Friday, September 29, 2006


Today, Chris Onstad wrote a funny story about his heritage, centered around the realization that he is 1/16th Seneca Nation Indian. Many of you may not know this, but I grew up in what used to be the Seneca's summer hunting grounds. I remember my brother, Sam, used to find arrowheads all the time when he was playing in the woods. He also had a box of at least five more, which I can only assume was purchased at the local flea market by my mother. The local flea market also had a guy who sold turquoise jewelry, which my mother bought religiously to mark all religious occasions for KK and I (First communion, etc.). Part of me always wished I would have gotten the arrowheads, but years later, I still have the jewels, and the arrowheads seem to have been lost forever.

Anyway, in an attempt to try to learn more about the Seneca Indians, and to waste the 1/2 hour before the seminar this afternoon, I looked them up on Wikipedia. At the bottom of the citation, I found a link to Wikimapia which I haven't used yet. Powered by Google maps, it provides built-in squares you can click on for more information on geographic locations.

Am I the last to know of this brilliant technology? It is probably a good thing I just discovered it, because I will probably now spend hours on this, clicking on random locations, finding out more about places I want to move to next.

In my quest for locations, I eventually searched most of the Seneca and my stomping grounds in Western New York and Northern Pennsylvania, only to come back to good ol' Le' ahi. Here it is in all it's glory:

This is where I live, and tomorrow, my mother and father get to join me and K tomorrow for some fun adventures. Maybe I'll even convince my mother to take me to the local swap meet and buy me some turquoise to mark the occasion!

Friday, September 22, 2006

A Post About Going to a Football Game

Ah college football season. The leaves are changing, there is dry crispness in the air, and the beautiful people are getting drunk in the parking lot on Jim Beam, Miller Light, and Jello shots. The fried chicken and pork BBQ are out on checked tablecloths under events outside forty foot land yacht RV's. And some young freshman pledge is bleeding for reasons unknown to him.

Because he is really drunk.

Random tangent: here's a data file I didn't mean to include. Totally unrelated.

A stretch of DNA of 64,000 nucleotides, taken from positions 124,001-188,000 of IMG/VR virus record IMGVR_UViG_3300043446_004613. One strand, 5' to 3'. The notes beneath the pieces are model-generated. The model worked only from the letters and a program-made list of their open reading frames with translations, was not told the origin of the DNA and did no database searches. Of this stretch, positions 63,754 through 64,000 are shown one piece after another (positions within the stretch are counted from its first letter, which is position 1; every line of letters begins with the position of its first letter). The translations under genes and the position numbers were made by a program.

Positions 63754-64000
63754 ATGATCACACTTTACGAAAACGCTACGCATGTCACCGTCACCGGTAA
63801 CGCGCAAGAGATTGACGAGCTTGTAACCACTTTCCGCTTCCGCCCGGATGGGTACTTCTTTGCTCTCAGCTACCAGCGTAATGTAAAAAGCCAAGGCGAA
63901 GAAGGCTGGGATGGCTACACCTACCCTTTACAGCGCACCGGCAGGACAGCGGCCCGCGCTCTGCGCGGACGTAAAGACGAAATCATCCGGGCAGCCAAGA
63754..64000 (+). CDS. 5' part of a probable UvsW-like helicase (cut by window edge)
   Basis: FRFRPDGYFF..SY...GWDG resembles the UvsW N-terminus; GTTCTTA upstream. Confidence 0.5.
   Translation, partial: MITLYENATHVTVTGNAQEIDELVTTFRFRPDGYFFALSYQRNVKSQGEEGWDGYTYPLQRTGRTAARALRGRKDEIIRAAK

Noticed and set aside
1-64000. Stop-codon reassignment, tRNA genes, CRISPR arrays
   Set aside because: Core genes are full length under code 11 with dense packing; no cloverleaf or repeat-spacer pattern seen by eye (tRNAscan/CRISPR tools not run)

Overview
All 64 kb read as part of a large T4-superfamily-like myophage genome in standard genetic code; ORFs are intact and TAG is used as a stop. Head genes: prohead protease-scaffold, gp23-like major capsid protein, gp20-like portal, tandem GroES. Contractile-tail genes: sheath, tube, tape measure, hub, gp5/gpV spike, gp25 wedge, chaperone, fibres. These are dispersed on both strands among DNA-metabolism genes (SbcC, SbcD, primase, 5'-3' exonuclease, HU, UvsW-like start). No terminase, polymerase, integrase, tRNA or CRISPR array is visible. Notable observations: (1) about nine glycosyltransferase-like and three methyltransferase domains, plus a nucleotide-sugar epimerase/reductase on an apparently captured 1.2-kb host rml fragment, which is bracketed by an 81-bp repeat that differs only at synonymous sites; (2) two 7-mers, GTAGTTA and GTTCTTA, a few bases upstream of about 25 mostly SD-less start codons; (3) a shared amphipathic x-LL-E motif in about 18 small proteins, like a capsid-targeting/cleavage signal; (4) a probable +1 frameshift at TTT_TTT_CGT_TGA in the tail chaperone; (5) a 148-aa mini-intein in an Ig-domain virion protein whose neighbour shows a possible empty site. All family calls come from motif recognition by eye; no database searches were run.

Well I guess so. Sitting two thousand miles from anywhere else, who even knows? All I know is what I see projected onto my wall each Saturday. And damned if it don'’t give me a hankering to hear radios playing AM tailgate shows sponsored by the local credit union.

But not to worry. Here in Hawai'i, we have our Warriors (formerly known as the Rainbow Warriors). And since the day we found we were coming, I have been excited for the chance to take in a Hawai'i football game.

All real college football fans have an intimate knowledge of Hawai'i football. That'’s because their home games are often the nightcap of ESPN's midseason quintuple-header. They start at midnight on the east coast, nine on the west, so when the once lust for football has not been sated by the day's events (or a huge win for your favorite team has you watching ESPN for every mention of your beloved) you settle in to watch the always exciting game.

This is WAC football ladies and gents. Perfect for those that can'’t get excited about a 7-3 Auburn beat-down of LSU. This is non-stop offense, gadget plays, and mistakes galore. Huge comebacks are de rigeur and everyone gets to play on a blue field at some point (Hawai'i does this weekend).

So C and me decided to take in a game at famous Aloha Stadium. This is the home of the Pro Bowl and was always a favorite of mine when playing College Football 2003 for the Xbox. It is not fully enclosed but has four high sections on each side of the field. Best of all, and unique to this stadium, the sections are connected by curved bridges, something I have always wanted to see.

The bridges are some how a feature of the stadium'’s capacity to be reconfigured into many different shapes including a baseball stadium and a large scale concert venue. Another consequence of this capability is a stadium built almost exclusively of steel (as opposed to concrete). It is kind of wild looking. Girders running everywhere.

We parked far far away and far too late to get a sense of the tailgating scene. It looked pretty fun though. And I am sure there was no shortage of rice. On the way to the stadium the first utterance of a common refrain, "Why didn'’t we bring the damn camera?,"” was occasioned by an enormous rainbow with its end situating right on the field. So neat.

Walking through the parking lot, we chugged the mini-bottles of Vodka and Jager we had brought along and hid some rum minis in the back pocket of my pants. See -– drinking is not allowed at college sporting events.

Not true it turns out. Only at places where people would clearly drink to the point of violence, like South Carolina. There was beer a-flowin' at the stadium. Every twenty feet or thereabouts. So we felt pretty silly acting all secret agent with our minis.

Then there is the matter of food. I imagine my father would have choice words if he saw me eating sushi at a football game. Teriyaki chicken, kalbi ribs, and dim sum. All the Hawai'ian faves. And even something traditional like roasted corn on the cob came with a twist. They have this stuff out here called Li Hing. It is kind of a sour candy powder. The put it on plums and eat them saldito style. But there was a big shaker of it sitting right beside the Old Bay and the kids were dousing their corn in it.

Other cultures are soooo stupid.

We took our seats (fifty-yard-line! Awesome!) after Hawai'i had already scored one TD on their first possession. UNLV was the opponent and they were as jetlagged as every other team forced to make the trip. Hawaii went up 42-0 before they knew what hit them. Yes. 42-0. Now that is the sort of game you can really enjoy. The offense was running four-, five-, and even six- receiver sets. The field was completely spread out and the UNLV defenders did not have a chance. No one wants to play against an offense like this.